I didn’t grow up in a very poor family. I grew up in a middle-class family, but even so I didn’t have access to a library. I had to go out there and buy my books. My father had to subscribe [the stuff 19:44]. A lot of the things that people take for granted especially in western countries you can go to the library. You can get any book you want. You have an internet connection. You have all these things. Even if you just look at yourself going back 25 years, you didn’t have an internet connection. You didn’t have so many things like a mobile phone, all these things that you take for granted today.
In that sense, you are quite deprived. You may do with what you had and you were very creative. It's when a person becomes saddled, all those equipment and this excess that they become worse at what they're supposed to do. Probably the smartest people work with very little information. They work with very little resources and information is one of those very critical resources. One of the things that stop people consistently is this information. They go, “If I have more information about this house then maybe I'll buy it. If I have more information about how my business is going to go in six months then maybe I'll do it.”
The people who succeed on a consistent basis they don’t have this resource. They have the same resource as you. They have the same amount of information as you and what they do is they do it anyway. They go ahead anyway and then they keep going and they find the group, they find a teacher, they keep going, they keep going, they keep going. What happens over time is you just get very quick at something. As I said, I used to take 2 days to write an article, it takes 45 minutes. I now have one day and another 14 hours of whatever to play with. What you are really doing is you have to understand that to be very good at what you do you have to work with very little information and just keep going.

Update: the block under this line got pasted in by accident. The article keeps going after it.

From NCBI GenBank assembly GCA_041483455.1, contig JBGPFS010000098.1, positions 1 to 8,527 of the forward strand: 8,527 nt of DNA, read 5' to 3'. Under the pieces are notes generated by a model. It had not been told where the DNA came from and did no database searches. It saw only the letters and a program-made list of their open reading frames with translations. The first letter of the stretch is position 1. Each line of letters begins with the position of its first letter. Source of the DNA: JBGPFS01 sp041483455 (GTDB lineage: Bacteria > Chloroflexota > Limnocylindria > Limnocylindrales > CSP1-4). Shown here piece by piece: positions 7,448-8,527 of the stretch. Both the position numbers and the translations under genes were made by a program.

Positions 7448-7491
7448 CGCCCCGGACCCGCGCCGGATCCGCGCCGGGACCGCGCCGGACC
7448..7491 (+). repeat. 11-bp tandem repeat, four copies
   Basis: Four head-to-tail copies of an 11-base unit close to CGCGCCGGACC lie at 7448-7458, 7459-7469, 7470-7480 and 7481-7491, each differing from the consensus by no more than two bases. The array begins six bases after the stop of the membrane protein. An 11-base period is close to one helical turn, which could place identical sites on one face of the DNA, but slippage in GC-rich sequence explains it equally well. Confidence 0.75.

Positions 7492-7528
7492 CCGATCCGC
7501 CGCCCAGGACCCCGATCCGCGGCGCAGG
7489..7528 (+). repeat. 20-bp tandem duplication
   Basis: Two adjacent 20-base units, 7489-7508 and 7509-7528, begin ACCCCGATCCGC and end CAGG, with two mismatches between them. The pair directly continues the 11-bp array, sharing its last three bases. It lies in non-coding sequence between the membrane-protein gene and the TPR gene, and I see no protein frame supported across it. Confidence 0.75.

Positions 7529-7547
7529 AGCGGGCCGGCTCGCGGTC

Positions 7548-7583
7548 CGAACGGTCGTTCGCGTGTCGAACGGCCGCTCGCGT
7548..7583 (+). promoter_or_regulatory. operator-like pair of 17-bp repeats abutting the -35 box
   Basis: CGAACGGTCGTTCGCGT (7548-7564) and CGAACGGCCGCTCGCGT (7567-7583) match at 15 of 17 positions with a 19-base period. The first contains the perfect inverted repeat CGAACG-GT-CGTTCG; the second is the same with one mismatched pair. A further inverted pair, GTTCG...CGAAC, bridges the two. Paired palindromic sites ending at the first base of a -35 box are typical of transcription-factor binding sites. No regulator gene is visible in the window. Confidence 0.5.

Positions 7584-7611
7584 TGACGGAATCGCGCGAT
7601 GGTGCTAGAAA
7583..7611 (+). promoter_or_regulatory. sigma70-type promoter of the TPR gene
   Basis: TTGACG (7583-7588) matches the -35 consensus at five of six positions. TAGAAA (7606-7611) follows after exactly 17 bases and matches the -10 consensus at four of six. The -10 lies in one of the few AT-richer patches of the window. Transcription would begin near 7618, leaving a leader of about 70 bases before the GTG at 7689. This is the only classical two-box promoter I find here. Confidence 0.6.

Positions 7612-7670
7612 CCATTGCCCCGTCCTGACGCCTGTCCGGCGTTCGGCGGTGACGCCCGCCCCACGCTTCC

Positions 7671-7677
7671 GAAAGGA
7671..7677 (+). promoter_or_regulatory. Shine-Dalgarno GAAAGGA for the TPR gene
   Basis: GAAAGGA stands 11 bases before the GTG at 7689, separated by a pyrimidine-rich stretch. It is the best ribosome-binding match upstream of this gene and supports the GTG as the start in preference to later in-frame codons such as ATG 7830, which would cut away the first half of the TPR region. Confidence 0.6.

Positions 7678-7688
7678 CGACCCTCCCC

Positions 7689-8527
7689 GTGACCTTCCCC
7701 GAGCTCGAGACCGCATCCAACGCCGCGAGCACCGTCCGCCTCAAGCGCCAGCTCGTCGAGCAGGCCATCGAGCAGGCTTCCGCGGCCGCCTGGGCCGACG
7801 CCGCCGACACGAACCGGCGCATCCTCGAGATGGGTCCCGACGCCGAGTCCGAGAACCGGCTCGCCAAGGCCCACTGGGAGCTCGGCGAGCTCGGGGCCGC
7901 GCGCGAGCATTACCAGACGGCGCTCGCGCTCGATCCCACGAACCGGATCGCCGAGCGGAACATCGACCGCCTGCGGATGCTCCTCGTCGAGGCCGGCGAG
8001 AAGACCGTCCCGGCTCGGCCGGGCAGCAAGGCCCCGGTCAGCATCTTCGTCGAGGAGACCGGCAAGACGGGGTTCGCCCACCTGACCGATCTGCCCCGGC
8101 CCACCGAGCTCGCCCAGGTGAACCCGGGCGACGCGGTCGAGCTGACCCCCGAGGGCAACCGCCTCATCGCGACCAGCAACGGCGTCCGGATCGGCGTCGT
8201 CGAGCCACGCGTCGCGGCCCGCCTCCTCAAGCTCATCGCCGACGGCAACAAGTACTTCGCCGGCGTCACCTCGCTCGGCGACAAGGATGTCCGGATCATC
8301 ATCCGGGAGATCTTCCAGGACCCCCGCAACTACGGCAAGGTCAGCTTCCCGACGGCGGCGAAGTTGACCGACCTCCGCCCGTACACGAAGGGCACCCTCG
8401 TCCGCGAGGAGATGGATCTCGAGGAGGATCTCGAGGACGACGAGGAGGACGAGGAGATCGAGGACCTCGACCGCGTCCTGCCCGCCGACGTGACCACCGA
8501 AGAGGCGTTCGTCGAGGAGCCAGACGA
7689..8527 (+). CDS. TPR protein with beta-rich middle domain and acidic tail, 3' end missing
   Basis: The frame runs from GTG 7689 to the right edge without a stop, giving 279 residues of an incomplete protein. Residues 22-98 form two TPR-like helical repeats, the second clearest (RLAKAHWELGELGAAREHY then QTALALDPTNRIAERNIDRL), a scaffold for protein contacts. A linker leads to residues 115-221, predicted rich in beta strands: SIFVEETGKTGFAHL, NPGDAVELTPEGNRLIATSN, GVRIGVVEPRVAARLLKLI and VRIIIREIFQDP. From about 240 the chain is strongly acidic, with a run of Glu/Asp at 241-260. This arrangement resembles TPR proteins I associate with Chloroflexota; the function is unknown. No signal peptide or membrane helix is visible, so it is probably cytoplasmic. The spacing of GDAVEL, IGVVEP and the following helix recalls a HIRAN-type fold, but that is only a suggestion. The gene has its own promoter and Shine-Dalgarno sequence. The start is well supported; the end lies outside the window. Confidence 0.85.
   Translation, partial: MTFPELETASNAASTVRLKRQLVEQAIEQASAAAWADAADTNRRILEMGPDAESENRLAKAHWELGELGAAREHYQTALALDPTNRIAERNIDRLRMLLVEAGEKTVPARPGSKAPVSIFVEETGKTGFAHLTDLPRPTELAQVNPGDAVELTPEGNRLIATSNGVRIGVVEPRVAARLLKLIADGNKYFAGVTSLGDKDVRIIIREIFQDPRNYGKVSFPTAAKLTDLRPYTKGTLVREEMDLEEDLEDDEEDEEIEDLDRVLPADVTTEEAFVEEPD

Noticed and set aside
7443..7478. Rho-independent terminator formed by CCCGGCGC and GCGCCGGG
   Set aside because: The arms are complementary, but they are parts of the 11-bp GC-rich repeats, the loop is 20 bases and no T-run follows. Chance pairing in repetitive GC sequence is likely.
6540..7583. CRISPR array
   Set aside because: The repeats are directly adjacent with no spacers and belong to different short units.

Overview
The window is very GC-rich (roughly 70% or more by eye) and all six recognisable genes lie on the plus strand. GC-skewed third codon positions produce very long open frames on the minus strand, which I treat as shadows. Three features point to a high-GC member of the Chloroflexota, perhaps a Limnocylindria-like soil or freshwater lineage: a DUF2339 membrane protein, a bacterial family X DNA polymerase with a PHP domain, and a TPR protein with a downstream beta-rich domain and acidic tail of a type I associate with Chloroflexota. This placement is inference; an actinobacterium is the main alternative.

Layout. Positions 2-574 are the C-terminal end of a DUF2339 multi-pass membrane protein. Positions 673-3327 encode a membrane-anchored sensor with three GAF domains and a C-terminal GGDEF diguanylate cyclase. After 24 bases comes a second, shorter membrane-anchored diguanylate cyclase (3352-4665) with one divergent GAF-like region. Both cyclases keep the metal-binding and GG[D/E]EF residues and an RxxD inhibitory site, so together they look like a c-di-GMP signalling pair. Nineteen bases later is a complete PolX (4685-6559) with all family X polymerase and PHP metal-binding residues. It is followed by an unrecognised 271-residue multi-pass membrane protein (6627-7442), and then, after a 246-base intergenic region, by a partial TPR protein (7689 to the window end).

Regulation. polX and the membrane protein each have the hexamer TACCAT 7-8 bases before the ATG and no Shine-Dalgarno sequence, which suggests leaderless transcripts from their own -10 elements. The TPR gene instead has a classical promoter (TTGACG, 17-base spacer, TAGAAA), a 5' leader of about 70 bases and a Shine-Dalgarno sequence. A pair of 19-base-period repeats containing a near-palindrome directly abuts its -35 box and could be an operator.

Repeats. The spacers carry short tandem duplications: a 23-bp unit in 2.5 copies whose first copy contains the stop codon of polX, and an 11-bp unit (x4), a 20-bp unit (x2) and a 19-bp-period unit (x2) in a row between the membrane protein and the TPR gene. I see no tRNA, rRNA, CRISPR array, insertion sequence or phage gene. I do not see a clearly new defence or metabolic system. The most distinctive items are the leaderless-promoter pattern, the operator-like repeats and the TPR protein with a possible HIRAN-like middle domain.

The second thing that I would add just to finish this off is that something that I had to learn which is rest. We've take three months off every year, but the point is that even so I wasn’t taking weekends off. Let me clarify what I mean by that. I wasn’t working the whole weekend but I'm going on a Saturday morning and then I'd work for a few hours and then before I knew it, it would be 9:00 or 10:00 and then someday maybe two or three hours.
The downtime is critical. You can’t compensate for downtime. If you don’t take a break, if you don’t disconnect your email, if you don’t disconnect your phone, you are going to find that your work is not as good. When people go and they say, “We went on a vacation,” and all they did was see 700 monuments, that’s not a break. When you were on your weekend and you just check email, that’s not a break. Your ability to work when you have to work goes down and you get more and more tired, more exhausted and then eventually there's nothing left. There's no energy left. That’s pretty much what I'd say.